LOS ANGELES — Organized religion, one of human society’s most enduring cultural phenomena, doesn’t seem overly ripe for disruption, but the collection plate might be. And that could be one consequence of the boom in over-the-top (OTT) systems, which transmit video over the internet.

Jay Samit, a longtime digital media executive who’s worked at places like Universal and Sony — and negotiated some of the first iTunes deals with former Apple CEO Steve Jobs — said under the current system, Sunday morning preachers have to buy time on individual networks and convince people to mail checks or take out their credit cards, not the most efficient way of converting impressions to cash. But with a move to OTT, calls for contributions could become a lot more interactive.

“You’ll have one-click tithing,” Samit told International Business Times at the Digital Entertainment World Expo, which kicked off Tuesday.

Netflix and Hulu are among the biggest names in OTT, but individual content creators such as HBO and CBS have also launched their own services. And Samit, who is currently CEO of SeaChange International, a multiscreen video services firm that does a lot of back-office aggregation and distribution for content providers, cable companies and advertisers, said he expects new players to enter the OTT space that may not have previously considered such a service, and that’s due to market realities.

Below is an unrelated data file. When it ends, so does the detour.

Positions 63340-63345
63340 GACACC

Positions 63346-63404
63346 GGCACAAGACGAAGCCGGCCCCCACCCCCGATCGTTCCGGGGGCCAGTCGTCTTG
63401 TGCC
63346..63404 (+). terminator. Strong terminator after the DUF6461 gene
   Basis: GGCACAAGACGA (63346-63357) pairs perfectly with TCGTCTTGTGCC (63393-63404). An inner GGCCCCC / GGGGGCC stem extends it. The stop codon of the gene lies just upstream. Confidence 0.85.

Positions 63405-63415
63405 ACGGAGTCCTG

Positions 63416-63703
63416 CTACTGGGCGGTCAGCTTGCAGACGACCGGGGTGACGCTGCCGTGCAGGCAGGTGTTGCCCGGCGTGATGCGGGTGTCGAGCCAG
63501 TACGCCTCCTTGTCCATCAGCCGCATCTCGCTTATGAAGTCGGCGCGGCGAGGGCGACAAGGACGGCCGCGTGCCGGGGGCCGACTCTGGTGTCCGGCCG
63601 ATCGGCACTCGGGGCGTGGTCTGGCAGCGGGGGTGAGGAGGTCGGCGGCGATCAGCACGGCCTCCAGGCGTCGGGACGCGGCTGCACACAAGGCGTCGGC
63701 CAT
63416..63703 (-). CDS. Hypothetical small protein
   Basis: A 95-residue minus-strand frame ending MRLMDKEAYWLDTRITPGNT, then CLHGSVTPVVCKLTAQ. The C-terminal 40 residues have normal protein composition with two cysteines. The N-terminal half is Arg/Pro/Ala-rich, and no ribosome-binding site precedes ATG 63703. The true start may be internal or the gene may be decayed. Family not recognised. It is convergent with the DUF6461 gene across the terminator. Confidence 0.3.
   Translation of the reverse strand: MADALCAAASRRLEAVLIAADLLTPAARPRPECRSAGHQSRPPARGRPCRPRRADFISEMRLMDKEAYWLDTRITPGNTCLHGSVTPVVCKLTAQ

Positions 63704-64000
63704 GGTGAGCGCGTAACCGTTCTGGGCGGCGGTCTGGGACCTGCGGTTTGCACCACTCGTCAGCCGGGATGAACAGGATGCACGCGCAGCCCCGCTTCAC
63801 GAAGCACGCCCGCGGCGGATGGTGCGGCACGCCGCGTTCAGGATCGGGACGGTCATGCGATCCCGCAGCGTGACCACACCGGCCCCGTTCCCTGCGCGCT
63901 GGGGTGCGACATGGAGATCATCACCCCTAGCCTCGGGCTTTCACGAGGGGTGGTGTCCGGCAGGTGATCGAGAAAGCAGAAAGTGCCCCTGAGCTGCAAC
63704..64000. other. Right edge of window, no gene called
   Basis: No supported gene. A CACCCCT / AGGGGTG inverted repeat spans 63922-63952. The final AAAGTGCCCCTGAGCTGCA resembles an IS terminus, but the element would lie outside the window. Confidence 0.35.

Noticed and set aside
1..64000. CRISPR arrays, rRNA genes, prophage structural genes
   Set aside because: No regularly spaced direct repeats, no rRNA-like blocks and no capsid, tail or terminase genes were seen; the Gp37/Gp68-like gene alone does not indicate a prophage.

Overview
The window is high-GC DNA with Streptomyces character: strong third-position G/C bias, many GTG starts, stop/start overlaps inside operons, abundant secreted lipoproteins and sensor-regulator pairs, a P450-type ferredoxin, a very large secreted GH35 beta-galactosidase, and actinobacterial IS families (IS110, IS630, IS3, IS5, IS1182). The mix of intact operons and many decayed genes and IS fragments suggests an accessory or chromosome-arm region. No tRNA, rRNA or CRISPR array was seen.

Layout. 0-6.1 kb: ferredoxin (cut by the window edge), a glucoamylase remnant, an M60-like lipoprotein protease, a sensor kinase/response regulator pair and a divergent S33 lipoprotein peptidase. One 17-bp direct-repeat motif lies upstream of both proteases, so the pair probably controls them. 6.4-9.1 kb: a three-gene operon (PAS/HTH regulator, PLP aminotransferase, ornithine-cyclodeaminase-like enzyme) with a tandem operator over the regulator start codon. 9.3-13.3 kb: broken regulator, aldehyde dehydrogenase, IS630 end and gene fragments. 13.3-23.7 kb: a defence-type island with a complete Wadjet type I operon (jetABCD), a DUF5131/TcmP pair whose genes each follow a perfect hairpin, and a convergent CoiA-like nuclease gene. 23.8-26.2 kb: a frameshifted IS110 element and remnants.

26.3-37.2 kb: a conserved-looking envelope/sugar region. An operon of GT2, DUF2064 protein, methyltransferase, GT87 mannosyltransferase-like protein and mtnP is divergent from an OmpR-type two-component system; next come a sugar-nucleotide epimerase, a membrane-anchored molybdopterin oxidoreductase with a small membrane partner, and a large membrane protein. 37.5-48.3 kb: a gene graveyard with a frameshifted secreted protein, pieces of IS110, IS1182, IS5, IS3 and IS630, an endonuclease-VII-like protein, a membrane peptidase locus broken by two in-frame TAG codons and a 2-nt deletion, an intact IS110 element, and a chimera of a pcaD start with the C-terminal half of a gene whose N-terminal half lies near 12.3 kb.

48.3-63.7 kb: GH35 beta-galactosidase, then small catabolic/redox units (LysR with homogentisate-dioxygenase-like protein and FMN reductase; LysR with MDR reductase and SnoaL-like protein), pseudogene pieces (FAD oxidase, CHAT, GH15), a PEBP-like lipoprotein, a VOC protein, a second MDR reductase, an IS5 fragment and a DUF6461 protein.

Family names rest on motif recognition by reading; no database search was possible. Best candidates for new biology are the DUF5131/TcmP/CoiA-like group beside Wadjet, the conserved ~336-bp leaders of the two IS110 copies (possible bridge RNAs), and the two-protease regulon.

Samit said cable companies, many of which are themselves shedding subscribers, can no longer financially justify paying to carry low-rated channels, which may have  a narrow core audience of passionate supporters, but little broad appeal. And those niche channels could be a fit for a subscription service that taps enthusiastic supporters but doesn’t intrude on the viewing experience — or cable bill — of people who will never care.

“TV is going to look more like the newsstand,” Samit said.

And more importantly, Samit said, going OTT allows channels — and their advertisers — to identify and target viewers on an individual basis. And that should make television ad campaigns — which sometimes appear to be carpet bombed across networks and genres with little rhyme or reason — more efficient.

“I’ve been seeing tampon commercials for 20 years and I’m still not a customer,” Samit said.